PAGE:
The holiday season, while joyful, can also be a challenging time for some people — especially those who are navigating cancer treatment personally or helping a friend or loved one through the process. Add in the compounding factor of COVID-19 and all the change that 2020 has brought and its clear mental health support is more important than ever.
“All of it together can be a lot to endure in the time frame of one year,” says Lindsay Chisholm, a licensed clinical social worker (LCSW) at Rocky Mountain Cancer Centers (RMCC).
Thankfully there are some steps you can take beyond the usual eat-healthy/get-more-sleep/exercise-more type of advice that frankly can feel trite when life feels so heavy.
As you prepare for the holidays, consider the following recommendations and keep one thought top of mind: “Remember, even in the midst of an extremely challenging year that included not only a global pandemic but a cancer diagnosis as well, it is still possible to experience moments of joy,” Chisolm says.
1. Recognize Ambiguous Loss and Embrace Your Plan B
Ambiguous loss is defined as a loss without certainty, clarity, or closure. And because this type of loss is often not validated or recognized as a loss, it can lead to grieving in isolation and something called “grief limbo.” The pandemic has brought a slew of loss with it — loss of social interaction, loss of what the holidays traditionally might have looked like, and more. Add into that our tendency to compare our situations to others on social media, expectations we may have of ourselves, and the energy we’re likely expending trying to ignore or avoid difficult thoughts and emotions and it’s easy to understand why it’s such an intense time for many people right now.
“We’re so quick to fight all of the difficult emotions and there is a fatigue with it,” says Ami Gorsky, LCSW at the RMCC in Pueblo. “But we’re human. How do we give ourselves permission to recognize these are human emotions and we are going to experience them?”
It’s important to note that we can experience difficult emotions and still have balance in our lives.
2. Seek Out Support
Oftentimes people are quick to offer grace to other people but not to themselves.
“We tell other people it’s OK to ask for help and we offer that so freely from a very authentic place but we’re much harder on ourselves,” Chisholm says.
Visiting a counselor or therapist can be very helpful. And all RMCC patients are encouraged to utilize social workers like Chisholm and Gorsky who are on staff and trained to help.
“All of our RMCC locations offer virtual support classes right now; some have a more education jive to them while others are just purely about support. It’s important to reach out and connect with others who are going through similar things. It helps you to feel supported to know you’re not alone,” Gorsky says.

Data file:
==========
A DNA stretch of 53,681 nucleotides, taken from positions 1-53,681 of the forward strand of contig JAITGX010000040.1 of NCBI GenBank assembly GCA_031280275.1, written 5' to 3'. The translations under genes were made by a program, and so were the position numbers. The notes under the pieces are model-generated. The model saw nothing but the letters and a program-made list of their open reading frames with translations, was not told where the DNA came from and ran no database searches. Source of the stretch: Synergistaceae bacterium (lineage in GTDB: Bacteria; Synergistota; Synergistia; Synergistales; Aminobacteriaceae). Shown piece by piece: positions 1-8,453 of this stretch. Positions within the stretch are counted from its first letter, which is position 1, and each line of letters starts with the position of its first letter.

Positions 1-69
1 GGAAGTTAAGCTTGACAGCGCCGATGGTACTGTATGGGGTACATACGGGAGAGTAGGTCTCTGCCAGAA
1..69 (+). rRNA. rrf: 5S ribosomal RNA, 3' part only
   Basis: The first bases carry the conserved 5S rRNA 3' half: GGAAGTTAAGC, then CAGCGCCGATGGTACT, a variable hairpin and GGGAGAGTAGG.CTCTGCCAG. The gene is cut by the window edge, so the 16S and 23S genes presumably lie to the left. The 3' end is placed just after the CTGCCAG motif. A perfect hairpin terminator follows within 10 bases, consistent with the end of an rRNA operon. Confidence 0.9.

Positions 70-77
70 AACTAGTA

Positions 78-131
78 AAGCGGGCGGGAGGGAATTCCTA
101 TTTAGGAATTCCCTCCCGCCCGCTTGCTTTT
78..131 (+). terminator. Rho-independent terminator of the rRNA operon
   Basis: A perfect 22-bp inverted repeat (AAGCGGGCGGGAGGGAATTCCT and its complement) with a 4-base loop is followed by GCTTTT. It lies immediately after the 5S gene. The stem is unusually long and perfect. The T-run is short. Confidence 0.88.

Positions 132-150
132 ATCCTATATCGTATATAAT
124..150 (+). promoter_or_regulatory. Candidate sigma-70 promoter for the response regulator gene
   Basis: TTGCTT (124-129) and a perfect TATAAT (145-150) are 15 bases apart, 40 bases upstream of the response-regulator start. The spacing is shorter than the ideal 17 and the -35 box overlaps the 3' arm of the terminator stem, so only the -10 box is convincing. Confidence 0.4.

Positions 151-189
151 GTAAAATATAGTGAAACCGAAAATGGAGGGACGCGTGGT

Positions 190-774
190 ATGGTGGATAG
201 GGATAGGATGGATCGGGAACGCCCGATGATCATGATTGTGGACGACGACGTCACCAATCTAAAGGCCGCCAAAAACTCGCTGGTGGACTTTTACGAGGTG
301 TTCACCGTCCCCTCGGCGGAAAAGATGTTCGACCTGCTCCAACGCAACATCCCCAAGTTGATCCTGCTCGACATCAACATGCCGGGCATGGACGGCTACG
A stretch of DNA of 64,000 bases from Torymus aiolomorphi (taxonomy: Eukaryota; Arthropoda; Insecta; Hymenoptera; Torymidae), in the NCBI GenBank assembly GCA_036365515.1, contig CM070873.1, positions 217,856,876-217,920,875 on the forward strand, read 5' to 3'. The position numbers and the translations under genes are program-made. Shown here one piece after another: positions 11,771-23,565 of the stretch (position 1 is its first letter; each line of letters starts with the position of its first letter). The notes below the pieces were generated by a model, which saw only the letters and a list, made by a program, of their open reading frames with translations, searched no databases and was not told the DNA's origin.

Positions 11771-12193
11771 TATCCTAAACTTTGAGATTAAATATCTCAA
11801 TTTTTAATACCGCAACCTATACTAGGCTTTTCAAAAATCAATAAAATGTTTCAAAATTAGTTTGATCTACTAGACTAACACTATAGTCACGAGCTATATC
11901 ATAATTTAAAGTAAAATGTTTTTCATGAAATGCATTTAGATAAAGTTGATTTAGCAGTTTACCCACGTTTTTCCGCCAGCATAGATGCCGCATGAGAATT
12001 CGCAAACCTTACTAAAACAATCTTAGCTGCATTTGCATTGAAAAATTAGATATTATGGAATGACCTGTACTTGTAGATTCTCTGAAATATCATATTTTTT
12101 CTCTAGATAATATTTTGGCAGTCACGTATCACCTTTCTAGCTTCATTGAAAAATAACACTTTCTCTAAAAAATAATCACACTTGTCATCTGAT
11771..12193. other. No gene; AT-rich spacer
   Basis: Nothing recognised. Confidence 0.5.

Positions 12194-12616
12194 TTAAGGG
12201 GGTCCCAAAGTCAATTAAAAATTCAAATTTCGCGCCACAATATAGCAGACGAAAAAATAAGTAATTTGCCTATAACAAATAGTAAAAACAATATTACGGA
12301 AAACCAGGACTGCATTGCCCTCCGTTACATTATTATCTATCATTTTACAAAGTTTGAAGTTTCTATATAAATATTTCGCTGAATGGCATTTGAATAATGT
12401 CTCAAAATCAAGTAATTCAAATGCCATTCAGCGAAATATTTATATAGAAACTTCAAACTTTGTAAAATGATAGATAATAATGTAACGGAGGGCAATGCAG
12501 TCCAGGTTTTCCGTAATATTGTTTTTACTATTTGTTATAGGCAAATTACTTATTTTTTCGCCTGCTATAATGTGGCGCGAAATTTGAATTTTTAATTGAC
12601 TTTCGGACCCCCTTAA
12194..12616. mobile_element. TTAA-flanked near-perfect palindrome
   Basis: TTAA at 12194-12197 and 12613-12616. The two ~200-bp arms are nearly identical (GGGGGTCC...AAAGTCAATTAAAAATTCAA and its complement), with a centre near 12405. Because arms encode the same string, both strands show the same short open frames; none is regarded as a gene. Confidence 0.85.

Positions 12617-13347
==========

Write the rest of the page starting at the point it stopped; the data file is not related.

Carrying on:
Another piece of advice is to skip going to social media for validation.
“So many times we do that but then we start comparing our story to the best part of other people’s stories and coming up with unrealistic expectations of how we should feel. It can lead to a spiral of shame and feeling inadequate,” Gorsky says.
3. Find Time To Pause
Taking the time to acknowledge difficult thoughts and emotions is key. It’s important to remember that emotions are temporary. We can observe them and allow them in order to keep moving forward. Ask yourself, what do I give myself permission to do, think, feel, or say today? How do I welcome curiosity rather than judgment?
“Even though things are so different and there are so many ‘hards’ right now, we can’t get lost in the ‘hards.’ We have to work now more than ever on our mindfulness and finding time to pause,” Gorsky says.
Using an app like Headspace or another similar meditation tool can allow you to take a step away from your anxiety and stress. By naming and recognizing the emotion, it becomes less suffocating, Chisholm says.
“It then opens you up to be able to have moments of joy which you might not have noticed otherwise when you were so intertwined with your grief and anxiety,” she says.
4. Support Someone Else Who is Struggling
Reaching out and helping someone else who is struggling is a great way to take the focus off of our own struggle, Gorsky says.
“I’m amazed by what people are doing this year,” Chisholm says, noting a cancer patient undergoing treatment at the Pueblo RMCC location who has been using his downtime to fix up bikes for children.
“It gives me hope,” Gorsky says. “Since he’s been sick, he’s given bikes to 40 children who didn’t have one. There are those stories all over the place if we’ll just slow down and listen.”
Some people are writing letters to elderly folks who are shut-in and struggling. A group of women recently dropped off little blessing bags filled with Kleenex, Hershey Kisses, and mini hand sanitizers for cancer patients undergoing chemotherapy.
“Taking the focus off of you and re-centering it on the good is a very tangible, doable step,” Gorsky says. “Sometimes we feel helpless but it’s empowering to remember you still have the power to do things for others, too.”